In addition to religious leaders, there are other community groups called the village health teams (VHTs) that form the first level of the health system in Uganda. They come into contact with our community and health facilities at the same time. VHTs conduct WASH activities day to day when they visit households in the villages. They communicate to the communities the importance of washing and hygiene, especially latrine hygiene. We ensure our VHTs are sensitized through trainings, so that in our projects they can continuously give information to the households about WASH.
When budgets allow, we have platforms on our local televisions to share information about WASH. We usually invite community leaders like the community development officers in the districts, decision makers like the district health officers, or trained VHTs together with program staff to pass on this information to a wide network through the mass media. We use this method when it is useful to massively sensitize communities about WASH activities, especially when it is linked to breastfeeding.
Why would you recommend engaging faith leaders in health messaging and promotion?
James: We work closely with religious leaders for a number of reasons. The first one is that they are teachable. They also see a lot of people every week, during the Sunday services. They have an opportunity to pass on new information, whether it’s a funeral, a baptism, or a church service. If we give religious leaders messages, we would expect them to cascade that down in the communities.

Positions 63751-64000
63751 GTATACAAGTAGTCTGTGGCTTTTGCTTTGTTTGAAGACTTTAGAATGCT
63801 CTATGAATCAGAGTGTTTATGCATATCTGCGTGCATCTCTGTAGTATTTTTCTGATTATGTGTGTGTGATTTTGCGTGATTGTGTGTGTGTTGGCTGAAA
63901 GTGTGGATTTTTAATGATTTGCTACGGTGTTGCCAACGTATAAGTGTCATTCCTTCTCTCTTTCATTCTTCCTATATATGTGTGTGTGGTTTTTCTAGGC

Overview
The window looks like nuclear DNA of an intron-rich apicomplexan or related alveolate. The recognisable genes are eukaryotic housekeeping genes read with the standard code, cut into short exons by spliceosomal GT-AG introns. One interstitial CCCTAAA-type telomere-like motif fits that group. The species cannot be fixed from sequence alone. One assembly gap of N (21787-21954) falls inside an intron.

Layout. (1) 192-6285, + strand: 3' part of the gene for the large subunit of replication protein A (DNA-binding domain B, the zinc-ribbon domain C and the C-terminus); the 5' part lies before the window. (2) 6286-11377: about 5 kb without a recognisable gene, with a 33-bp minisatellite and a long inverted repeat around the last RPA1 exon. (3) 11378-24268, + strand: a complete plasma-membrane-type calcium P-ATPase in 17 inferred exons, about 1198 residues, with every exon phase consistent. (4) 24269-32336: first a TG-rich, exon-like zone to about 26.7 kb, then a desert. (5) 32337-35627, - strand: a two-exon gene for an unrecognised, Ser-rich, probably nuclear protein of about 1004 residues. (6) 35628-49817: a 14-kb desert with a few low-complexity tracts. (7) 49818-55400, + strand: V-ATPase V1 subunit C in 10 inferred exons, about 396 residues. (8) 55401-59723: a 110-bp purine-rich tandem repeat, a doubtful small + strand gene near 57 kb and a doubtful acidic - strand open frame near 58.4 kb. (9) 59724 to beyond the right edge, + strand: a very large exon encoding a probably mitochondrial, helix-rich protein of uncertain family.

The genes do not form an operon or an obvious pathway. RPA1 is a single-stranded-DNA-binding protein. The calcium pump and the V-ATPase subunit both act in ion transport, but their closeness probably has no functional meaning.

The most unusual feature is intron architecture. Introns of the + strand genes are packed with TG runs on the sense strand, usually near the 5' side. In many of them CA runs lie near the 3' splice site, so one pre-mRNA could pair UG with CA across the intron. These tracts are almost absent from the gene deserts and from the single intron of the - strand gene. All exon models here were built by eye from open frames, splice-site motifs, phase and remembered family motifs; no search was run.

It is easier to pass messages if you make the messages simpler, but religious leaders also have good communication skills. We find that actually they tend to amplify these messages to a larger number of people in the communities and more quickly than if we had cascaded that information. Also, when we involve religious leaders, they take ownership of the program and it becomes more sustainable.
What challenges have you faced, particularly in the times of the COVID-19 pandemic, engaging the community in WASH practices? How are you addressing these challenges?
James: Religious leaders also faced challenges. On this occasion, religious leaders had to be away from their people because they were also scared of COVID. The churches had to be closed down. There were no meetings or services because it was a government preventative measure to keep people from gathering. To prepare for the churches opening again, we gave religious leaders personal protective equipment (PPE), like the infrared thermometers.
If churches were to open, every person who comes to pray in the church would have to be checked at the entrance for whether their temperatures were in the acceptable range. As the government has loosened the gathering restrictions and opened churches, religious leaders have put preventative measures in place like hand washing, wearing masks and limiting hand shaking. However, people do not feel confident enough yet to go back to church. People are becoming aware that they will probably get COVID if it is crowded.